Lecture 5 video

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Video Index

  • Apology for the reading
    Justin apologizes that the reading was difficult.
  • Theory of Meaning
    A review of the theory of meaning introduced in the last class. How exactly do we go about ascribing meanings to a word? Everyone has different meaning of words, based on their own experience of it. Would aliens be able to enjoy our music, or is it particular to our culture? Hofsteder argues that there is something fundamental in the patterns of music that cause it to be enjoyable.
  • Universal Information
    Would aliens enjoy our music? Hofstatder argues they would, because the patterns of information encoded are universal and inherently beautiful.
  • Information and Entropy
    Information theory
  • Number Theory
    Outlining typographical number thoery, or TNT.
  • Context Free Grammar
    Graphical demonstration of context free grammars, using the open source computer program "Context Free".

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JUSTIN CURRY: All right, hello. Welcome back. Today's I think the fifth lecture. So I want to start off actually with some apologies. And it's going to be a bit of a sobering note. I want to quickly recap some of the things we talked about last lecture, and kind of bring forth some words of caution.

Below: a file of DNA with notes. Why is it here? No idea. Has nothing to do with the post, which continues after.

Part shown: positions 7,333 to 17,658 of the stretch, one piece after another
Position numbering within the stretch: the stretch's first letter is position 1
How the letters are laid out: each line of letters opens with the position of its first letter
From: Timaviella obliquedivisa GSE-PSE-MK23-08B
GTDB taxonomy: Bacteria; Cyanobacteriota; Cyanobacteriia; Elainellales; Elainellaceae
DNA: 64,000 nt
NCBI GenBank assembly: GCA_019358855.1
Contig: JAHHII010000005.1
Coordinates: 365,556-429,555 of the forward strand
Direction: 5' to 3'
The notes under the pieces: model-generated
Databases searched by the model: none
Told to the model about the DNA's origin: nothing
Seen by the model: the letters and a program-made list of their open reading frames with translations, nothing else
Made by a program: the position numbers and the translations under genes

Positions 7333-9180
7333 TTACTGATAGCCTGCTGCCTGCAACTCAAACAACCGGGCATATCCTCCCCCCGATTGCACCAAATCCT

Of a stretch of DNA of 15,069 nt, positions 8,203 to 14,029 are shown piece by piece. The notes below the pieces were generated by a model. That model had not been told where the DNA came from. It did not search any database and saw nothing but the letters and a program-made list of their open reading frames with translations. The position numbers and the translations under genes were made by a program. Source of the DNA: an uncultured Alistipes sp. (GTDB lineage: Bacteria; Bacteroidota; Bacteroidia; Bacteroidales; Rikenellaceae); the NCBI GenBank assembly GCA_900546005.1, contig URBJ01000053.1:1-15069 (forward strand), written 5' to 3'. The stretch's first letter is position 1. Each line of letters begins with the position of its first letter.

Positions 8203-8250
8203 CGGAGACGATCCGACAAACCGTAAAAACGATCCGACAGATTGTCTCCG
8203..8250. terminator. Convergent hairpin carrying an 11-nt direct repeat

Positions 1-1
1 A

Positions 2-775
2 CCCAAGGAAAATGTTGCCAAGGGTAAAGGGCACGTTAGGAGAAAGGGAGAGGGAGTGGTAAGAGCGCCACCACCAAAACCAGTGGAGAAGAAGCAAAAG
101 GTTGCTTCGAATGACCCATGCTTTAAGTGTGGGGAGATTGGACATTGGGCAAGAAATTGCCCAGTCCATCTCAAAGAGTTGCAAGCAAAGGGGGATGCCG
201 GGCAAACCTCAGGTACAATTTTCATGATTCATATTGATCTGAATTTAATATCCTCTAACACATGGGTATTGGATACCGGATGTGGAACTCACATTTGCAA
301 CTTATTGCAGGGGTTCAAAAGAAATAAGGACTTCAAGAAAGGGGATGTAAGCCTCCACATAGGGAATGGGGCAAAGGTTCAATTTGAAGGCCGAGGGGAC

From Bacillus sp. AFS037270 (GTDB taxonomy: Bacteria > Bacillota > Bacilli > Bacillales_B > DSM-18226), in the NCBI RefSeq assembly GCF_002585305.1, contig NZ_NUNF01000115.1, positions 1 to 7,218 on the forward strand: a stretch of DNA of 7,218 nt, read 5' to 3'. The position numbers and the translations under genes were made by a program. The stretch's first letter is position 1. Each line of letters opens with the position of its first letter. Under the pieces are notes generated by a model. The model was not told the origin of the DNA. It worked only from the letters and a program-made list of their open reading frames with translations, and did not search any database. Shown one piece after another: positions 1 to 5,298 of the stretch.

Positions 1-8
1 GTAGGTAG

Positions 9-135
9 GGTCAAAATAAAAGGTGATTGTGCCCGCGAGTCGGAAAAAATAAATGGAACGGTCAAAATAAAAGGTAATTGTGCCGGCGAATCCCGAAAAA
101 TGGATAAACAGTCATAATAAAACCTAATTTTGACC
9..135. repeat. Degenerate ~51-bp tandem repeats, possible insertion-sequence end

But before I do that, I want to also apologize for this chapter. How many of you were kind of out of your chair excited in reading this past chapter? All right. No. In fact, I see the opposite of shooting your hand up. So I take it that most people didn't enjoy this last chapter.

Yeah, I mean, neither did I. And really the only reason I assigned it as reading is so that you guys could get kind of a fundamental idea of MIU, like the PQ system, we had a completely formal typographical system for encoding statements. And we could play in a very mechanical way with these statements. Of course, unlike PQ and MIU-- PQ to an extent, TNT-- typographical number theory-- has the advantage of coding something which we think we know things about-- and that being numbers, and the property of natural numbers-- 0, 1, 2, 3, 4, and so on-- and truths about them.

So I wanted you mainly to become familiar with the notation, and become familiar with the idea that you can start with a kind of couple of seeds of axioms. And just by applying these kind of recursive rules of development, you can produce kind of a whole web of new strings, which happen to, when interpreted, provide truths, or things which we think we know about numbers. And that was really the main point of this chapter.

There are going to be a few other things I'm going to highlight. But we're going to, once again, do a mishmash of topics, like we seem to do every lecture. And I think we'll have something exciting to show you.

So first off, recap of-- not yesterday, but yesterday in terms of learning-- last week, where we were interested in kind of fundamentally a theory of meaning. And this is already something I want to kind of offer my apologies for is, in many ways, I think we provide a pretty convincing idea of what we think a theory of meaning is, even though it's not at all agreed upon in the academic linguistic philosophical community, what a theory of meaning actually is.